• All toy types including soft plush toys, but always supervised
  • Introduce balls and ropes for fetch
  • Use puzzle toys stuffed with kibble
  • Avoid small toys that can lodge in throat

6-12 months old

  • Durable chew toys help relieve pain during remainder of teething
  • Rotate a wide variety of toy types – plush, rope, rubber, balls
  • Monitor play for destructive chewing
  • Avoid easily torn stuffed toys if destructive chewing starts

Over 12 months old

  • Adult dogs can safely play with most toy types
  • Rope toys and soft toys should still be used under supervision
  • Small balls and toys are safe with most adult dogs
  • Continue rotating toys to keep them interesting

Best toy options by puppy activity

Certain puppy toys are tailored to specific developmental needs and playful behaviors. Here are top toy recommendations based on your puppy’s activity preferences:

If your puppy enjoys… Try these toy types
Chewing Rubber chew toys, sterilized bones, knotted rope toys
Fetch Balls, frisbees, knotted rope toys
Tug-of-war Rope toys and tug toys designed for tugging games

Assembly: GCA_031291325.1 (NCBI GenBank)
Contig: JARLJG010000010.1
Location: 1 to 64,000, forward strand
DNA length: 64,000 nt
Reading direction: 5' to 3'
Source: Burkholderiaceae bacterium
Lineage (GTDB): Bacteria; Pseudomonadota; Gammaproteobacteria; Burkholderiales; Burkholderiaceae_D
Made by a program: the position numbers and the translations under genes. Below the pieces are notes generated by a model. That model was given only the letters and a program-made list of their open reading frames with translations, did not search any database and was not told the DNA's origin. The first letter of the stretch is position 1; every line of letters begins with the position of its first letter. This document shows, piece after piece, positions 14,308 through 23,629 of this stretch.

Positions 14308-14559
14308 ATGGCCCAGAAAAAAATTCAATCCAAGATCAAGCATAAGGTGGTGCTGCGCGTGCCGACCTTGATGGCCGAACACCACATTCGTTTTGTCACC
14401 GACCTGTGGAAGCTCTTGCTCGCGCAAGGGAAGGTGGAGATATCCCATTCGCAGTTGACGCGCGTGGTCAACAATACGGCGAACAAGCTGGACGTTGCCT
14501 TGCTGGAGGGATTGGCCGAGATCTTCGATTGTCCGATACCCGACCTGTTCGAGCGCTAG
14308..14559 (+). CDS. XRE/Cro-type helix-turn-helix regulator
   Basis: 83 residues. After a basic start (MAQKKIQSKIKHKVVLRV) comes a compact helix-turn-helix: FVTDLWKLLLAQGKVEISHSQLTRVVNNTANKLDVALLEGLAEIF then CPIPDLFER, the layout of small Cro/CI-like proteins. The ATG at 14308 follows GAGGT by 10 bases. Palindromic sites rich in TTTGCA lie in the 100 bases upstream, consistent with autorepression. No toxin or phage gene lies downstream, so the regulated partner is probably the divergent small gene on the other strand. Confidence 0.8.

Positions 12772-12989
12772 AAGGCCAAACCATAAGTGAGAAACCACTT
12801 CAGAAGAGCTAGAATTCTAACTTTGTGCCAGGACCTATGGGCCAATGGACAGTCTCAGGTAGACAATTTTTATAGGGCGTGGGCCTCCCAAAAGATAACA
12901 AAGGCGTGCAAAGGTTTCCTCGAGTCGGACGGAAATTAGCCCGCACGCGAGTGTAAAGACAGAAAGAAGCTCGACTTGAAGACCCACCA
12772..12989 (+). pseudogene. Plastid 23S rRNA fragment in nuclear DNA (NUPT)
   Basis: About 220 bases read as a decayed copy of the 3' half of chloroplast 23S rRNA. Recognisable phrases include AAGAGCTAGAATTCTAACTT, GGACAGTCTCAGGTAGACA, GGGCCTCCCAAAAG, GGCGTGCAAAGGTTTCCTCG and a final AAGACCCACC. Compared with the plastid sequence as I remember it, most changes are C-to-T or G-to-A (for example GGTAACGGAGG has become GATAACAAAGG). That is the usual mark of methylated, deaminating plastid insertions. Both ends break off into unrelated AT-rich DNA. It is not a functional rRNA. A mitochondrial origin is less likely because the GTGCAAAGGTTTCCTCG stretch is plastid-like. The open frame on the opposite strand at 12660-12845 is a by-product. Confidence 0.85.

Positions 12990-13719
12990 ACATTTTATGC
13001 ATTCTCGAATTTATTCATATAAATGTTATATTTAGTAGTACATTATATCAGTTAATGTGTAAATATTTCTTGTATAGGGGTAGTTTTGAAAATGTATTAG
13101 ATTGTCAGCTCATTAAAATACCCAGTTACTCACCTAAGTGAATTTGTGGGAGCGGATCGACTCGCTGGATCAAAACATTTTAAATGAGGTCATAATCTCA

Puzzles and games Puzzle feeders, snuffle mats, hide-and-seek toys
Cuddling Soft stuffed toys like plush toys and squeaky toys

Most versatile toy

For a toy that satisfies chewing, playing, and cuddling needs in one safe package, look for:

  • A sturdy rubber exterior chew toy
  • With a stuffed animal shape that also appeals for snuggling or light play
  • And that produces a gentle squeaking sound for interactive play


While toys provide important physical and mental enrichment for puppies, unlimited access can lead to problematic behaviors and health risks. Following guidelines on access, supervision, and tailoring toys to your puppy’s age, interests, and tendencies allows dogs to benefit from play in a safe, controlled way as they develop. Rotating toys, using them for interactive play, and removing hazardous toys prevents potential downsides while still meeting a puppy’s needs.